2. Have students read an article in Economy & Business that contains facts and numbers. As a class or in groups do the following:

  • Make a list of questions that might have been asked to get the information,
  • Discuss the source(s) of information provided in the article,
  • Decide what information can be presented as a graph or chart,
  • Determine which type of graph or chart is best suited for the data,
  • Create the graph or chart. Students will share their graphs with classmates. Have them explain why they used the particular type of graph or chart.

Extension: Evaluate if all groups accurately presented the information provided in the article. Make a list of additional information that is needed to prepare another graph on the topic.


3.  Have students select an article from MAIN NEWS which contains information that lends itself to graphic presentation. Guide students in reading and discussing the article. During the discussion, have students note the information that could be presented visually (spending figures, hiring practices, economic growth/decreases, congressional voting patterns).

Working in pairs or groups, have students prepare graphs based on data presented in the text.

Extension: Students could also conduct a poll of the class, grade or school on a topic related to the article (for example, the various uses of personal allowance, preferred fast food restaurants, percent of students that do/do not have jobs). The graphs and supporting reports could be submitted to the school paper for publication.


Academic Content Standards and Skills


Mathematics, Knowledge of Statistics Grade 3, Students will collect, organize and display data to make single bar graphs using a variety of  categories and intervals. Grades 4-5, Collect data by conducting surveys to answer a question.


Mathematics, Grade 4, Probability and Statistics, The student will collect, organize and display data in line and bar graphs with scale increments of one or greater than one and use the display to interpret the results, draw conclusions, and make predictions.

Washington, D.C.

Mathematics, Data Analysis, Statistics and Probability, Grade 4, The student displays and interprets data in stem-and-leaf plots, bar graphs and pie charts.

Fundamental Skill

Reinforce Interacting

Sub-skill Reinforcement

Following directions, locating information, categorizing, evaluating, analyzing, drawing conclusions, developing visual imagery 


Newspaper Photographs Elicit Emotions


Draw students’ attention to the photographs within MAIN NEWS. Students will be asked to respond to these photographs that enhance news stories in ways which promote their own vocabulary development, comprehension and writing skills.

Students will need to scan MAIN NEWS and review the photographs in that section to perform the following exercises. Students will need scissors, tape, glue and paper. This exercise may be done individually or in groups.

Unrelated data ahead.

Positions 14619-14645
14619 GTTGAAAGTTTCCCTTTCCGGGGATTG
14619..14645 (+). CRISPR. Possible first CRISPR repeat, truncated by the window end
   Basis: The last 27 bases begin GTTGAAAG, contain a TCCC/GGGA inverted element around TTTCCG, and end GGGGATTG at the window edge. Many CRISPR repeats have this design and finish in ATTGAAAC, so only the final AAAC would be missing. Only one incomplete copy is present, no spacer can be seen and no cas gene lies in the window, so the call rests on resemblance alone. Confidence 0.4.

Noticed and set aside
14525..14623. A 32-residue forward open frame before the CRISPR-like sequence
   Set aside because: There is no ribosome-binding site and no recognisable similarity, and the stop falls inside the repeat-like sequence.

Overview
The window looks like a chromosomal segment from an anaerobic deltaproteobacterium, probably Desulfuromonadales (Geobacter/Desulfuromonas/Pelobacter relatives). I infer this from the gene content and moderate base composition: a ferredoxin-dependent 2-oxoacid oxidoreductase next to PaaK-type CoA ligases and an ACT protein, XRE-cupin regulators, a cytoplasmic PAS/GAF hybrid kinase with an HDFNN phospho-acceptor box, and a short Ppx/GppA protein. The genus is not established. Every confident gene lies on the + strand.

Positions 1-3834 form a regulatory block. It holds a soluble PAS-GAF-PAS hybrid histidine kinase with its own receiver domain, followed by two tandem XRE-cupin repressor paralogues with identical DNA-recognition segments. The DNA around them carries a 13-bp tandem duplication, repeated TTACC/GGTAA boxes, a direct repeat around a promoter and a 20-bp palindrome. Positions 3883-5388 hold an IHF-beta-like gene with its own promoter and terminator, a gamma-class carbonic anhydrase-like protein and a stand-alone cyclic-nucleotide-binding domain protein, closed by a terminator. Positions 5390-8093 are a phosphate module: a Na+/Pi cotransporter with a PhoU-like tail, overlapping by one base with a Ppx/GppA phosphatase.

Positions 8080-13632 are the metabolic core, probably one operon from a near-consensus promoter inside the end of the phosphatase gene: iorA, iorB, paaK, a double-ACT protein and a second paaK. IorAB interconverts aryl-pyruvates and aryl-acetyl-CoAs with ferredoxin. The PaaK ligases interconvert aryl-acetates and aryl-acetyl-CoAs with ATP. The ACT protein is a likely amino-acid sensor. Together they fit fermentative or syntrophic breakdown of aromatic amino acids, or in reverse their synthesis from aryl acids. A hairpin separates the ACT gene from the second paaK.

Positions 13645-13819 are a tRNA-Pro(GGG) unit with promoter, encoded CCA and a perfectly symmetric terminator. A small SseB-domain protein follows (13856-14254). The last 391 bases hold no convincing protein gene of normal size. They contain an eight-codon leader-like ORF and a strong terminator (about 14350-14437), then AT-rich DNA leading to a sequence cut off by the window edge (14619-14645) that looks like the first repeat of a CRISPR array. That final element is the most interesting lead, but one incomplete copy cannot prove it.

Mount a picture on the chalkboard or on large chart paper or display a picture on your interactive white board from e-Replica. The picture should be selected from an edition of the newspaper NOT being used by students for this exercise. Have students list five words or phrases that describe the emotions expressed in the picture. Ask students to select one word from their lists. After sharing the word, each student is to tell what in the picture elicits this emotion. Are students’ emotions similar?

Note: This exercise can be modified by using the METRO section, OR Thursday’s Local Living Section.

For further study of the photographs used in The Washington Post, go to


1.  Ask students to browse through the MAIN NEWS section of the newspaper looking for photographs that fall into the following categories:

  • Pictures that make me happy or make me laugh 
  • Pictures that make me sad 
  • Pictures that make me curious to find out what happened
  • Pictures that make me scared

Have students choose one of the pictures, mount the photograph or display the photograph on the computer, and write a sentence or brief story about how the photograph relates to the category.

Extension: This exercise can be augmented as a language experience exercise by individual or group writing. A list of vocabulary words and phrases can be incorporated into the story. For example, for the “sad” photograph, students might extend their vocabulary to include such words as “unfortunate,” “sentimental,” “sympathetic” and “pathos.”


2.  Have students choose from MAIN NEWS a photograph that has rich predictive value (emotions, action, interesting setting, suggestive details). Lead students in making and justifying predictions based on the picture’s composition.

  • What happened just before the photo was snapped?
  • What is the reason for the emotion displayed?
  • Where is the event occurring?
  • What is already known about the pictured person(s), location and/or event?
  • What happened just after the photograph was snapped?

Record their responses on the board.

  • Does information found in context influence what students think?
  • Does the headline provide clues to what is happening?
  • What does the cutline add?

Have students read (or follow a reading of) the related article. Note the accuracy of the predictions as the article is read and discussed.


3.  Have students select three photographs from MAIN NEWS which depict the same “character” or group of people in three distinctly different moods or situations (for example, a woman in danger, a woman at leisure and a woman at work; a child at play, a child at school and a child at home; a group in protest, a group in celebration and a group at rest).

Using these pictures as a source of “inspiration,” ask each student to write a poem or short story reflecting on the many moods, many changing situations of existence.

The pictures and their accompanying news articles can be used as a background on which the finished poem or short story is mounted and displayed.